The Presentation of ‘The Monstrous’ in the opening chapters of Frankenstein
In Frankenstein, Mary Shelley presents a powerful depiction of monstrous nature that is perceived to us through the use of: nature, context, contrast, perception, imagery and language in the novel. Through these devices and means, a bleak outlook of humanity as a whole is portrayed.
According to Fred Botting in, ‘Making Monstrous’ monsters often appear in political and literary writings as symbols of ‘a terrible threat to established orders’ and therefore ‘frequently emerge in revolutionary periods.’ In the case of Frankenstein, the context of the French revolution may have some bearing on the presentation of the creature, as it showed that brutality leads to brutality, and that people are often a product of the society they experience. The creature is neglected and maltreated, and therefore becomes bitter and vengeful. This leads us to conclude that through Shelley’s experiences during her lifetime, she believed the monstrous nature of Frankenstein’s creature was purely due to its neglect and abuse, making its actions, to an extent, no fault of its own.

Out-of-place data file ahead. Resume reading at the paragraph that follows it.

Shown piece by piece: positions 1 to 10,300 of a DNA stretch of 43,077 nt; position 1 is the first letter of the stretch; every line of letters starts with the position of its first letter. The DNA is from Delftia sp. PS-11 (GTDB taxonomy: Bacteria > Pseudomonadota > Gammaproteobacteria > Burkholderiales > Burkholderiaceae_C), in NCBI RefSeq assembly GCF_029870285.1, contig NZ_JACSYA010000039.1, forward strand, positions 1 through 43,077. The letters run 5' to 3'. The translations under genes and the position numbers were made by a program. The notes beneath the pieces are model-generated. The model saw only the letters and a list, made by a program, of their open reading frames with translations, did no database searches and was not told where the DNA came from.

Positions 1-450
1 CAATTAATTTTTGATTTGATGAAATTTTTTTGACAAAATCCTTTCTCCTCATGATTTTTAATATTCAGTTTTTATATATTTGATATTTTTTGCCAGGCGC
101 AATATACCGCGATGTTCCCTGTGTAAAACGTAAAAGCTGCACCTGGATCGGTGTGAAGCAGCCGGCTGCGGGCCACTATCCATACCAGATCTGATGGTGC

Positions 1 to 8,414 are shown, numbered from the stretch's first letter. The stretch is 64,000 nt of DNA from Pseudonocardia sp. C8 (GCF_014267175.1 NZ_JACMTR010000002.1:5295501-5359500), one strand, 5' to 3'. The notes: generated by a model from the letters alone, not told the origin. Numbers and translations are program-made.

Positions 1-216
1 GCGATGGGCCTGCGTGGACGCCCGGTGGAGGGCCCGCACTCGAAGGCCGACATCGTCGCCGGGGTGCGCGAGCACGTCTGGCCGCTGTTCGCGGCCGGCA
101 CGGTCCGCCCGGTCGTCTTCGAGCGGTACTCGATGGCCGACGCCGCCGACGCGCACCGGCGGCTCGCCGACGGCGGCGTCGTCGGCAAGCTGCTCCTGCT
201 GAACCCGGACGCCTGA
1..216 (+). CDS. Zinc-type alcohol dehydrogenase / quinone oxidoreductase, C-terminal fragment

Shelley uses nature and the environment to prophesise the arrival of the monstrous in the novel. Peter Brooks comments in ‘Godlike Science/Unhallowed Arts": Language, Nature, and Monstrosity’ that ‘virtually every time nature is invoked in the novel…it appears to produce only the monstrous.’ For example, When Frankenstein visits the site of William’s murder in Geneva, ‘The most violent storm hung exactly north of the town.’ The storm is then described as a ‘noble war in the sky.’ This reference to nature depicts a scene of chaos and hostility. This is then followed by the arrival of ‘the filthy daemon to whom I (Frankenstein) had given life.’ Shelley uses the power and fear invoked by nature to foreshadow the appearance of a monstrosity, in this case, the realization of the creature’s presence and its guilt in the murder of...
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